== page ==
“We are getting into the time of year where it gets tough because people are overloaded right now,” Cohen said. “There has been a little bit of a drop off.”

“Even now, there are some days when you show up, and it is literally six people in a room when usually there are 20 people,” Bicalho said.

These are the same students who can dedicate hours to their respective Greek chapter to plan mixers and attend chapter on a weekly basis but cannot attend an hour-long meeting to plan sustainability awareness, which is a top priority of the university. 

“The reason why people don’t show up is because it honestly is kind of hard to enact most of the things we are proposing,”  said Berkeley Scharf, a sophomore representative of Kappa Kappa Gamma.

The struggle is that most of these projects can take weeks to create. Projects range from simply recycling plastic containers and paper to having a speaker present at chapter, but they all depend on the representatives’ drive to push for projects in meetings and chapters.

The reason why people don’t show up is because it honestly is kind of hard to enact most of the things we are proposing.

— Berkeley Scharf ('25), Greeks Go Green Member for Kappa Kappa Gamma.

“It is a lot of trial and error to see what works for people,” said Andrew Calfa, a junior change agent for Alpha Kappa Psi. The change agents have more involvement than representatives because they attend more meetings with Cohen.

 Greeks Go Green has been an organization at Wake Forest since 2011, so there has been ample time for Cohen to understand what works best at ensuring that students practice what they preach. 

At a time when there should be no excuses, there appears to be an abundance in Greeks Go Green. In fairness, the excuses closely mirror those of leaders of developed nations who are also far from meeting their carbon-reduction pledges under the 2015 Paris Agreement.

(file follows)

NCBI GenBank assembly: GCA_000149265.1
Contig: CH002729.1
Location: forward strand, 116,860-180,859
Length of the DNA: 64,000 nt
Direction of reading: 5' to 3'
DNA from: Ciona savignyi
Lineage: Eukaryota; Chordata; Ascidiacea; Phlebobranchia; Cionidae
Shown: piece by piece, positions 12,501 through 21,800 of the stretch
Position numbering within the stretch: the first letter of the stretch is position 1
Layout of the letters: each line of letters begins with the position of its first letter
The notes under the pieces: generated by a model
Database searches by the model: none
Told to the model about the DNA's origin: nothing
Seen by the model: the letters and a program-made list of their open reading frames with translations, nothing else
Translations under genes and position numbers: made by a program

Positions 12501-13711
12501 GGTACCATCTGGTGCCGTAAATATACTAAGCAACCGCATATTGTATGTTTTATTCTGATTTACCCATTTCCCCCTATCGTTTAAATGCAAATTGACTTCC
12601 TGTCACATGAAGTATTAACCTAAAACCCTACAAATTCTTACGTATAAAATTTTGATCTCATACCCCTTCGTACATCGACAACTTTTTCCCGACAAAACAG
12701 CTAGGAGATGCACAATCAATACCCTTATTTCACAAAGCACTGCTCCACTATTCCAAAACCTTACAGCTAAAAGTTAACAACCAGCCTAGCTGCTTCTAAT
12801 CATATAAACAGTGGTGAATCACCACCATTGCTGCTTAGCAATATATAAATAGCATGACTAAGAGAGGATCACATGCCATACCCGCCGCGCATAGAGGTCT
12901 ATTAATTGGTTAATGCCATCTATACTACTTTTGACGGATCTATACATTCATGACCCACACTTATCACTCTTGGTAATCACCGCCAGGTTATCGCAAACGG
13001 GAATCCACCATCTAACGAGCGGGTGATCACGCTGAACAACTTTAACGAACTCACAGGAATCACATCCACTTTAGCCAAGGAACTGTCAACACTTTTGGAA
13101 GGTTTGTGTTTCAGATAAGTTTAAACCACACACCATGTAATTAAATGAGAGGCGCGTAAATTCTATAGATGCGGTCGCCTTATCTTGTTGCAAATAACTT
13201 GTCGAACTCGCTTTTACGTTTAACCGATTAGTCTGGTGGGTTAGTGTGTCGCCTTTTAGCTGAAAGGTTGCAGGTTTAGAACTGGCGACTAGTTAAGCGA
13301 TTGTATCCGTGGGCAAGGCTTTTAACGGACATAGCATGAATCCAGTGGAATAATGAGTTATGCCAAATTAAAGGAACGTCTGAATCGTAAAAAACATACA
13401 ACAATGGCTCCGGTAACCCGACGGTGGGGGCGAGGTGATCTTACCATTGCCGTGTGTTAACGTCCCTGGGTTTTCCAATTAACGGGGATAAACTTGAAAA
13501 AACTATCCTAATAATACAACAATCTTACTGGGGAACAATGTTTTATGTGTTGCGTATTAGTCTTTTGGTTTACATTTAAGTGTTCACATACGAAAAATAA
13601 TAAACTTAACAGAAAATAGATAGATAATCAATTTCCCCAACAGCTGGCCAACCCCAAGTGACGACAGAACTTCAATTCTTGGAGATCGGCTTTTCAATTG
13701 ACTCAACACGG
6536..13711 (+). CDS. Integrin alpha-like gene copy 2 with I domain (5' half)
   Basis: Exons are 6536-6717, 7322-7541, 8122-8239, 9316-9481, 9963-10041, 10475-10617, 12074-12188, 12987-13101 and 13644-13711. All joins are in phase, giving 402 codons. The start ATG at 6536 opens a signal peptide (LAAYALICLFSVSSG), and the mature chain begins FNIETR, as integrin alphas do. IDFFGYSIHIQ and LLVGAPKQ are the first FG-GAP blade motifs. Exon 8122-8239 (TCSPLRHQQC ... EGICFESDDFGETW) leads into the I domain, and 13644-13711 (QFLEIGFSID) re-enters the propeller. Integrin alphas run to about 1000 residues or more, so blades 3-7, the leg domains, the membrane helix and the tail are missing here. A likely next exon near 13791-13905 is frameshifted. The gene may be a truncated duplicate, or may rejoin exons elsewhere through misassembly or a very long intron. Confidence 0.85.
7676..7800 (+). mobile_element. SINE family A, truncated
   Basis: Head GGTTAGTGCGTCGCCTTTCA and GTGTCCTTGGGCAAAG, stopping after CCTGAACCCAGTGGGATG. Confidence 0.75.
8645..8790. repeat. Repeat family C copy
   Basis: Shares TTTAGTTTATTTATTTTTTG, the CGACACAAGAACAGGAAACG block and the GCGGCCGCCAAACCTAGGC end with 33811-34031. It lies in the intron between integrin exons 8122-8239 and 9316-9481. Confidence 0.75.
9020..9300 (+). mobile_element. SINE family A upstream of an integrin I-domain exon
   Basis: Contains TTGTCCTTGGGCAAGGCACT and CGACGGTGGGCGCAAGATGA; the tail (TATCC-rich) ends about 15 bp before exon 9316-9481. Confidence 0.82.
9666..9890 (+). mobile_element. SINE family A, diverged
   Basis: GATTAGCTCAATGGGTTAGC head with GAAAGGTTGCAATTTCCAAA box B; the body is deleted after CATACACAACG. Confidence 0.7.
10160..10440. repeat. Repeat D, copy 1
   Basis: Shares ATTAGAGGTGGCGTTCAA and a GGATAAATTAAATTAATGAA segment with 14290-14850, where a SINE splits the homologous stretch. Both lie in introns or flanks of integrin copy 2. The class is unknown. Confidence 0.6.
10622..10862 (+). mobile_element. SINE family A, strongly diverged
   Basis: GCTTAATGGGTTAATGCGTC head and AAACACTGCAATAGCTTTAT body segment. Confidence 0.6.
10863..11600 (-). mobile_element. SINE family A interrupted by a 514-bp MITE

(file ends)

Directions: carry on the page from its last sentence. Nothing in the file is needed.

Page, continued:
To further encourage representatives to facilitate their chapters’ involvement in sustainability, Cohen created a competition that holds them accountable with a point system.

“It’s not perfect, but it is definitely better than nothing,” Calfa said.

The bar is low for students and their involvement, but many do not seem to care about achieving the bare minimum. Cohen is not asking for much from students, but it appears they would rather spend their time elsewhere than fulfill even the most minimal environmental actions.  

“I think Brian Cohen is doing the best that he can, and the students are not fulfilling their potential,” said Caroline Hawkins, a former representative for Delta Zeta. Hawkins left Greeks Go Green because she did not have time to participate and was not active enough. 

 The root of the problem is that the leaders who are supposed to encourage environmental sustainability within their Greek organization fail to take initiatives seriously. 

“You can’t make people care,” Cohen said.